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Signet’s Anthony Manna

Starting a business is one of the best ways to help a community

August 31, 2018

By: Mark Scott

Anthony Manna doesn’t have a lot of downtime when it comes to dealmaking. Wherever he goes and whatever he is doing, the odds are pretty good that he’s getting ready to close some kind of transaction.

The key to not being overwhelmed by such a frenetic pace is the ability to quickly walk away from deals that aren’t a good fit, says the principal and chairman at Signet LLC.

“What we’re always trying to do is filter out the ones we’re not interested in as quickly as possible,” Manna says. “I think the other side appreciates a no answer quickly. The important thing is we can focus in on the ones that we want to look at.”

Manna is an experienced dealmaker who also played a lead role in developing Canal Park in Akron, home of the Akron RubberDucks, as well as the SummaCare Center and the new honor dorms at the University of Akron, among other real estate projects.

In this week’s Dealmakers Live, we spoke with Manna about his readiness to examine deals and some great advice he got in his youth from the legendary John McConnell, founder of Worthington Industries. What follows is a transcript of the above video, edited for readability.



In a constant state of readiness

We’re always in a state of readiness. At Signet, we also own our own law firm. So the dealmaking aspect of this, we’re always ready. As an example, just this morning, a technology company was sent to me from a guy I know down in Florida. He said, ‘This company wants to be acquired and I thought of you.’ I had another guy from here in Northeast Ohio send me a distributor that is looking for an investment. We’re taking a look at that. On the way in, we just closed on another deal to invest in a technology company out of New Jersey.

So we’re constantly ready for the deals to come in. What we’re always trying to do is filter out the ones we’re not interested in as quickly as possible. I think the other side appreciates a no answer quickly. The important thing is we can focus in on the ones that we want to look at. Many times, you’re getting started and you think you’re interested. As you go into the due diligence, you find out in a hurry that, ‘Oh, we’re not interested in this and we have to move on.’

Time to move on

First of all, I’ve had deals that haven’t worked. I’ve had deals that didn’t go through and it hurt. I’ve had deals where it did go through and later on, the business went under. I’ve had those types of deals. The biggest thing I would tell everybody is put the pain behind you. In other words, sometimes they try to drag it out and so forth when it’s so obvious that you’ve got to move on. I remember one time writing out a pretty hefty check back when it really hurt for me to do that so I could move on.

The biggest thing is trying to move on. Make sure you’re transparent in what you’re trying to do, that you’re not catching everybody off guard and so forth. But there comes that point in time where if it’s bad, you just have to move on.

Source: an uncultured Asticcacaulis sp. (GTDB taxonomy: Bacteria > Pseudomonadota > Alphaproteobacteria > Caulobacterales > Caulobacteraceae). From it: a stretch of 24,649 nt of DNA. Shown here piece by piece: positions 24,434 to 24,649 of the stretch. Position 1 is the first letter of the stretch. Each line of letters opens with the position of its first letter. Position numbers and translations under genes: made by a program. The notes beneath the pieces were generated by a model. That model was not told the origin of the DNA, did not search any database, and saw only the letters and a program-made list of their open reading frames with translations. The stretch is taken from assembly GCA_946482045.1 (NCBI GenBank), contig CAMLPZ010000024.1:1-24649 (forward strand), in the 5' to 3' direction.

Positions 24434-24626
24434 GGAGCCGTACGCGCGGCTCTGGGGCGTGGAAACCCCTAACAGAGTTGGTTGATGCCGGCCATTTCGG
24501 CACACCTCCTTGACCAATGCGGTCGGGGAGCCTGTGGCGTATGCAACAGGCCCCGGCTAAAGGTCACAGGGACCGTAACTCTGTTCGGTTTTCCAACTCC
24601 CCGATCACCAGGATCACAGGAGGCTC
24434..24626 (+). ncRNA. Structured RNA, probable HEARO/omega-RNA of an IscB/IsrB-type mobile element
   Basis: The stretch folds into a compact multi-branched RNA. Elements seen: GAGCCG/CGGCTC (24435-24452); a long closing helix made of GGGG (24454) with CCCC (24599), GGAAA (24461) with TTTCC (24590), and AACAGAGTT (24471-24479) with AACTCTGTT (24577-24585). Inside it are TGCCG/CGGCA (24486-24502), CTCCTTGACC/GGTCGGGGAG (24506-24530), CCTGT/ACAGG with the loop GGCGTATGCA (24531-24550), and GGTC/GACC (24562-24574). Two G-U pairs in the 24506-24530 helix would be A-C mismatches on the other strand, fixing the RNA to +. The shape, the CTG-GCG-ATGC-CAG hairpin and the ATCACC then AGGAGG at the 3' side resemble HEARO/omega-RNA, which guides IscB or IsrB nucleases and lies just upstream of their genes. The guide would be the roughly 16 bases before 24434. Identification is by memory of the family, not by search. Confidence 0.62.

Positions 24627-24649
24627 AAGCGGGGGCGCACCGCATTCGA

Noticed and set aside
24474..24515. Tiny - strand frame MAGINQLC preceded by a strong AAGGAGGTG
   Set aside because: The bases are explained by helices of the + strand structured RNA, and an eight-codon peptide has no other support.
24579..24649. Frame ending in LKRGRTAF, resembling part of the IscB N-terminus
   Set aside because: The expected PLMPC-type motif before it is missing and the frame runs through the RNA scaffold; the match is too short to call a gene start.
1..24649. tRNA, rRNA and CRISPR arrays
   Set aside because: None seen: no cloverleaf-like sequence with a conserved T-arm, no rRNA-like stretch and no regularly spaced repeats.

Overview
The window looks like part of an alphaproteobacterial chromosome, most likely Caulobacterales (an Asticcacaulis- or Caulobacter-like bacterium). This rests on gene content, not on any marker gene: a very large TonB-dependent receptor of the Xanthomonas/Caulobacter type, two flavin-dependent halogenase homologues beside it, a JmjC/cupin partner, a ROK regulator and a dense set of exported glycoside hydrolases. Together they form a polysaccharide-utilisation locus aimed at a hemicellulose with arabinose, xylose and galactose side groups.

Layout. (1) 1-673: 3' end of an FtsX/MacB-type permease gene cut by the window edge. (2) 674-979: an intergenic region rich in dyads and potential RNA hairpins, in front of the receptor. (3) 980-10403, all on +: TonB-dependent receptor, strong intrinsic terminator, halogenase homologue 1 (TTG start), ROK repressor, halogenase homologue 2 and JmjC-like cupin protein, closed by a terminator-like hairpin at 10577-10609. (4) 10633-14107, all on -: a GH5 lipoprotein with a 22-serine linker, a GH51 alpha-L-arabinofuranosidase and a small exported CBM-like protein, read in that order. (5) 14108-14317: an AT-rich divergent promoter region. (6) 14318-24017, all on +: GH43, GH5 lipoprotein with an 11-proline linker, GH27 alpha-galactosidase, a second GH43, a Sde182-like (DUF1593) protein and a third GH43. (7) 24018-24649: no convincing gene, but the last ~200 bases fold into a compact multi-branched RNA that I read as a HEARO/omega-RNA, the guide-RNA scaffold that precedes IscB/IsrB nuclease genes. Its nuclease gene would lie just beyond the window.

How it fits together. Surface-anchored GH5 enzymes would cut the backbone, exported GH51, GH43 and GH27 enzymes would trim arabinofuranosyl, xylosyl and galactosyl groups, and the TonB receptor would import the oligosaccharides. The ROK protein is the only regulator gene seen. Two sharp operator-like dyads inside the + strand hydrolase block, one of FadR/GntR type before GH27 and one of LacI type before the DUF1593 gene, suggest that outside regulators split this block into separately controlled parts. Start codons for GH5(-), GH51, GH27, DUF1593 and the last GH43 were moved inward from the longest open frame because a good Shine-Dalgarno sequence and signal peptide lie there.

Encourage honest feedback

Driven, smart people do not want to be managed. You have to give them the highway and make sure they follow the highway, but they are driven. You have to find those types of people who are driven. I do not like yes men. I like people who are respectfully candid. We’re not going to have a fistfight in the middle of something. But the point is, you want to have people who can express their opinions about the direction we’re going on a particular deal as an example and make sure that everybody can think through it.

Businesses can change lives

I always remember when I was in college, one of the most influential things that ever happened, John McConnell of Worthington Industries, Mr. Mac as they called him. At the time, I went to Ohio State undergrad, the Midwest, people were fleeing. We referred to it as the Rust Belt. Everybody was leaving. His business in the steel industry was booming. Everywhere else, the plants in Youngstown were closing. I always remember, he came in and he was like a rock star. I was in the business school. The professor who introduced him went on for what seemed like forever. I’m sure it was only five minutes. But he was talking about all the great things Mr. McConnell had done for the community.

I remember he got up there and said, ‘You know, that’s great. That was the nicest introduction I’ve ever had. I probably should sit down because it was so nice.’ Then he looks at everybody and goes, ‘But everything he said there is true. And there are lots of things I do for the community that no one knows about. So I’m going to tell you kids about the 20 things you need to do to make sure you can do these things for your community.’ And of course back them, there’s no PowerPoint presentation. He had those overhead projectors. He says, I want you to draw one through 20 in column form.’ We all get our papers out and write one through 20. He puts EPS at No. 1, draws a line all the way through 19. And at No. 20, he writes, ‘money for your community, civic and other charitable activities.’ He says, ‘You want to do the most for your community? Start a business. That way, those people have money to give to their community.’ I remember walking out of there thinking, ‘That’s what I’m going to do.’

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